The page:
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The Company You Keep

Jim Grant (played by Robert Redford) cares for his young daughter on his own since his wife’s death in a car accident. They live in a small town where Jim is a lawyer. In his heady younger days, Jim was an activist in the radical group Weather Underground. They were opposed to the Vietnam War and demonstrated this in actions that sometimes became violent. A fellow member, Sharon Solarz (by Susan Sarandon) has turned herself in, after thirty years in hiding and Jim realises he and his daughter are in danger, after the FBI refresh their search for the group members to bring them to trial. Ben Shepard (by Shia LaBeouf) is an ambitious and inquisitive local journalist who gets onto this story for his small town newspaper and he starts to piece together the crime and intrigue from decades ago. The FBI and the reporter follow a trail of clues to pursue the real story and try to find Jim Grant, now on the run …

This is a nicely made movie with a magnificent cast. Robert Redford is okay, but not great. Anna Kendrick’s character is superfluous really and once again, Stanley Tucci is good but understated – same goes for Richard Jenkins. Overall, I found it “not quite enough for me”. There’s something of a young Russell Crowe about Shia LeBeouf and he’s fine. It’s great to see Julie Christie again – I haven’t seen much of her since Dr Zhivago. Others … Nick Nolte, Chris Cooper and Sam Elliott are good to see. Redford tries to create a thriller, but to me it’s a little pedestrian and those strong performers just seem to be going through the motions. Another, Susan Sarandon, is there but nothing much is really made of her character either – maybe I missed something? The movie won two awards at the Venice Film Festival in 2012 and it is based on a novel by Neil Gordon. Perhaps it would have had more impact for me if I had been aware of the real story in history.

Made in 2012. Directed by Robert Redford.

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Posted by on September 7, 2013 in Movies

 

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U-Turn

Bobby Cooper (played by Sean Penn) is headed to Las Vegas in his slick, red convertible. He has to pay off a gambling debt to Russian gangsters and he’s behind in his payments – he’s already had two fingers cut off by the mob, one for each of the two weeks he’s late. While travelling down the Arizona highway, his radiator hose bursts and he must find somewhere to get it fixed. He finds Superior, a tiny desolate mining town and tracks down Darrell (by Billy Bob Thornton) – a greasy, rather unsavoury looking mechanic at the only gas station within 50 miles. Darrel cheerfully suggests Bobby “check out the town” while he fixes his car. So Bobby takes a look around.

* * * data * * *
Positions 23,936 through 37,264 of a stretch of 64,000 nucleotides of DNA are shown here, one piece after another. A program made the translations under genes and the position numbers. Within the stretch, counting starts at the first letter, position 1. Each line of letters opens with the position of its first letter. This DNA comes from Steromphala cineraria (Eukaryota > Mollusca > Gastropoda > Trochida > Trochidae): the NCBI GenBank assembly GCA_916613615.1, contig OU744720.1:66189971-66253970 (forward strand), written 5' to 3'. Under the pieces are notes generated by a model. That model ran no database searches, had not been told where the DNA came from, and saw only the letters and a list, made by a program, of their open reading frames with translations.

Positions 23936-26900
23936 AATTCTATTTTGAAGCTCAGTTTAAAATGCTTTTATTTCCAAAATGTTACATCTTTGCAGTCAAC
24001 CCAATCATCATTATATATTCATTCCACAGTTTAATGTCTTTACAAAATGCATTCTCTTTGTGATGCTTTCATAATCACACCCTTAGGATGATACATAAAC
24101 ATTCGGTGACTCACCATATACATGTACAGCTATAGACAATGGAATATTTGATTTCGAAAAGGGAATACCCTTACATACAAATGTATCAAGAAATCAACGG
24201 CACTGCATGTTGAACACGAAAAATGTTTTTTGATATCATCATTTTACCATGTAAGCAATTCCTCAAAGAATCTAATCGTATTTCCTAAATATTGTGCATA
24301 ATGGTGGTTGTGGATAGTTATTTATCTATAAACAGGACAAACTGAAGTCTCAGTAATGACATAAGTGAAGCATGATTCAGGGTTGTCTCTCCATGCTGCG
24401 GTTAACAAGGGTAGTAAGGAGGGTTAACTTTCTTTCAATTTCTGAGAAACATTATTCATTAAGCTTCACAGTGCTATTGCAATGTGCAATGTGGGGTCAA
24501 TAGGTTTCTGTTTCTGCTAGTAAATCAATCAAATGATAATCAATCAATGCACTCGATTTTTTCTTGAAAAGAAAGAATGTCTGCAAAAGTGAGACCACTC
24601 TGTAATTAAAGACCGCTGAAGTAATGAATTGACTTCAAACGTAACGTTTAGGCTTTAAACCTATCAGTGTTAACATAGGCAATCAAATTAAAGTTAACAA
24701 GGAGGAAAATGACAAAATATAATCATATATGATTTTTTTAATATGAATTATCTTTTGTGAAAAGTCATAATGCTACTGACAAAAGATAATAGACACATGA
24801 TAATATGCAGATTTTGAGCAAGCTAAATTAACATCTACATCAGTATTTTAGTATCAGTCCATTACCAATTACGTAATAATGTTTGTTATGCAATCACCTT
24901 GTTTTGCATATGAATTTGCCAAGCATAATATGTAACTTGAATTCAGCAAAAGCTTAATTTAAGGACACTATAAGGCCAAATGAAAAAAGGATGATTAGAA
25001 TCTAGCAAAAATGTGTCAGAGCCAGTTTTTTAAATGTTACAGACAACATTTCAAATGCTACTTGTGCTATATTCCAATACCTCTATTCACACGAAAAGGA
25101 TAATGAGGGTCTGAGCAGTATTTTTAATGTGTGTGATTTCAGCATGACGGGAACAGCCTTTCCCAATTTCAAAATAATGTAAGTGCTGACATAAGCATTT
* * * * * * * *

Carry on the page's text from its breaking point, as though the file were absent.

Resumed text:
Of course, this town is populated by some strange characters – he meets a wise, old Native American (by Jon Voight) who sees the world through blind eyes, the innocent teenager Jenny (by Claire Danes), Toby N Tucker [TNT] (by Joaquin Phoenix) a youth itching for a fight and the sexy but lonely and desperate Grace McKeena (by Jennifer Lopez) – who entices Bobby into a liaison which develops into a sticky situation with her rich husband Jake (Nick Nolte). The mobsters manage to track Bobby down while he is in Superior and when things get tricky, Superior’s Sheriff (by Powers Boothe) is on hand, These bizarre people each interract with Bobby in their own way, even though he tries to keep to himself. But then things take an even stranger turn when Bobby realises he doesn’t have the money to retrieve his fixed car and unless he gets money somehow he’s virtually trapped in Superior …  then as the stakes and tensions rise, things only get worse for him.

This really is a great movie. You can feel the tension from the minute Bobby steps into Superior – and practically taste the dust in your dry mouth when you watch him explore this bizarre town. Each of the strange characters evokes a particular emotion or moral dilemma for Bobby and Sean Penn plays this role marvellously. Billy Bob Thornton is totally unrecognizable as the strange Darrell and Jennifer Lopez is at her alluring best as Grace. Nick Nolte plays her rich husband running his own agenda magnificently too  The twists and turns in the plot are developed well and clearly depict Bobby’s building frustration and desperation. The excellent cinematography takes you right into the desert with Bobby and you feel hot, dry and sweaty right along with him. As you watch, you really do hope the movie is going to end well but somehow you also know that just might not happen. It’s a very good movie.

Made 1997. Directed by Oliver Stone

 
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Posted by on March 12, 2012 in Movies

 

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